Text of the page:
Instagram Bans Cosmetic Filters, What it Means for Your Account

    If you like using cosmetic filters on Instagram that make it appear you’ve had cosmetic surgery, you’re going to have to get your filters from another site. Instagram, owned by Facebook, just announced this week that hey will be banning all filters that promote major cosmetic changes.

    The move comes after concern that users feel worse about themselves after using the filters and that Instagram is not promoting a healthy mental state for the millions that scroll and post in the app every day.

    Instagram Danielmooney Instagram bans cosmetic filters feat
    Instagram | Danielmooney

    Has Instagram gone too far with their policing of users’ posts, or is this a good first step to changing social media culture?

    What Cosmetic Filters Will Be Banned from Instagram?

    According to a statement on Facebook, any filters that make users look like they have had any type of “cosmetic” or elective surgery will be banned.

    This includes filters that look like you’ve had a facelift, lip injections, or any kind of fillers.

    These filters never used to exist, but in August of this year, Instagram added a feature in which users could create their own filters. You can do custom animations, graphics, or… yes, even cosmetic updates that could be superimposed onto images or even videos.

    FixMe is a popular Instagram filter that allows users to look at their faces marked up as if a plastic surgeon was in the room dictating their surgical needs. Plastica has been used over 200 million times and allows users to mimic the lips and eyes to match Amanda Lepore, a famous model.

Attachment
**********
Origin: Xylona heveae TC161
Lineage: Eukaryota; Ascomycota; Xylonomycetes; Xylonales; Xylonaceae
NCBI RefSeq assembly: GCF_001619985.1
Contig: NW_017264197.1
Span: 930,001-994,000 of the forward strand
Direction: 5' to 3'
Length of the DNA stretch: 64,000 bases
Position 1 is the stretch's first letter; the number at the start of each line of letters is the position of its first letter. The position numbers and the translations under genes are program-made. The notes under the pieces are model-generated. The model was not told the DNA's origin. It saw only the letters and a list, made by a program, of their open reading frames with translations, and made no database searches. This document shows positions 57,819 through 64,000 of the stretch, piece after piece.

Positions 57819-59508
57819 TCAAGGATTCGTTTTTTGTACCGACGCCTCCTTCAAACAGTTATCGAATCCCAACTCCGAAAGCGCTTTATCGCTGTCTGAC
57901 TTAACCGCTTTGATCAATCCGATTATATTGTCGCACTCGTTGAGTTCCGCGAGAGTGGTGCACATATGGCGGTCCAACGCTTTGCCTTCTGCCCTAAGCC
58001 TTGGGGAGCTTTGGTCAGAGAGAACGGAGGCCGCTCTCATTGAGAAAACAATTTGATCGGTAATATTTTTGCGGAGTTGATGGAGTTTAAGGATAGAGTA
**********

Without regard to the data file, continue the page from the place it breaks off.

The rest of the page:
You know the Lepore look, even if you just had to Google her name – big lips, sultry eyes, flawless skin…

    When Will The Cosmetic Filter Ban on Instagram Take Effect?

    The company that handles Instagram’s custom filters, Spark AR, said that there is no “time frame” to when exactly these filters will be banned, but they’re working through them now. All cosmetic filters pending approval will also be denied.

    While many users have welcomed the ban – calling the filters toxic and tweeting that some people who constantly use these filters have “deeper” issues at play – many others are frustrated that Instagram is tightly policing what content they can access.

    Why Instagram is Banning Cosmetic Filters

    Social media giant Facebook, who owns Instagram, has come under a lot of pressure in the past few years for celebrating and promoting an idealized lifestyle that has put many users in a bad mental place.

    One cosmetic surgeon called it “Snapchat dysmorphia”, where someone comes into her office looking to be turned into the filtered version of themselves. Millions of people post pictures with at least a light filter every day, removing blotchy skin, undereye bags, or smoothing makeup.

    But Instagram is concerned that this is creating a new generation who don’t think they are good enough as-is, and could continue to harm mental health. This is one of many steps that the platform is taking to try and promote a healthier, and more realistic, culture.

    Only time will tell if it will help the social media platform, or if this is the first step to its downfall.